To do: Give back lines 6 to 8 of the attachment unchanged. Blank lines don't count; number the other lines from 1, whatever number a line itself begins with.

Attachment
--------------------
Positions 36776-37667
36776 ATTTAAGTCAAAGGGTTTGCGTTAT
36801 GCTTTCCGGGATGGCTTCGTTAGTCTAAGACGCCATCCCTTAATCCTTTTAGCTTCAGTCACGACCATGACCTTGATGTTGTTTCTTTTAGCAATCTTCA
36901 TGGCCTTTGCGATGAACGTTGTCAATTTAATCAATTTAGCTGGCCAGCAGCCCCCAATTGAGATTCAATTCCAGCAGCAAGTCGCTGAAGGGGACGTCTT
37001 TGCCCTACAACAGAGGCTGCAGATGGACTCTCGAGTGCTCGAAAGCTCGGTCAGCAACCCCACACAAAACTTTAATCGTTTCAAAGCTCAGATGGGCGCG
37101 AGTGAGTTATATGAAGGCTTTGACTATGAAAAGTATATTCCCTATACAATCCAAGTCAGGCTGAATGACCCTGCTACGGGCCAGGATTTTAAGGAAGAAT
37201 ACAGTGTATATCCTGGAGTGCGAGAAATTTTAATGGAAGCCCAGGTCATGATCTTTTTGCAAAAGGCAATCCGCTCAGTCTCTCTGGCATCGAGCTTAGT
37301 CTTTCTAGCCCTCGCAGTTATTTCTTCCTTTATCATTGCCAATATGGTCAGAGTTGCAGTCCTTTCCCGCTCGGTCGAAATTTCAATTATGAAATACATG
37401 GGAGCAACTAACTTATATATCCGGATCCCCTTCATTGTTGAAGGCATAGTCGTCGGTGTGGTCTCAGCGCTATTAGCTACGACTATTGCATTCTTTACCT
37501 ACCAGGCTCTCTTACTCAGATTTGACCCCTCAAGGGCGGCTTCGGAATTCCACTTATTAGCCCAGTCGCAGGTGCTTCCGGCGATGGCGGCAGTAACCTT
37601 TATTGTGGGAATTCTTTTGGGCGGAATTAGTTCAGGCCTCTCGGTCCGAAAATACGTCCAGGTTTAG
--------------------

37101 AGTGAGTTATATGAAGGCTTTGACTATGAAAAGTATATTCCCTATACAATCCAAGTCAGGCTGAATGACCCTGCTACGGGCCAGGATTTTAAGGAAGAAT
37201 ACAGTGTATATCCTGGAGTGCGAGAAATTTTAATGGAAGCCCAGGTCATGATCTTTTTGCAAAAGGCAATCCGCTCAGTCTCTCTGGCATCGAGCTTAGT
37301 CTTTCTAGCCCTCGCAGTTATTTCTTCCTTTATCATTGCCAATATGGTCAGAGTTGCAGTCCTTTCCCGCTCGGTCGAAATTTCAATTATGAAATACATG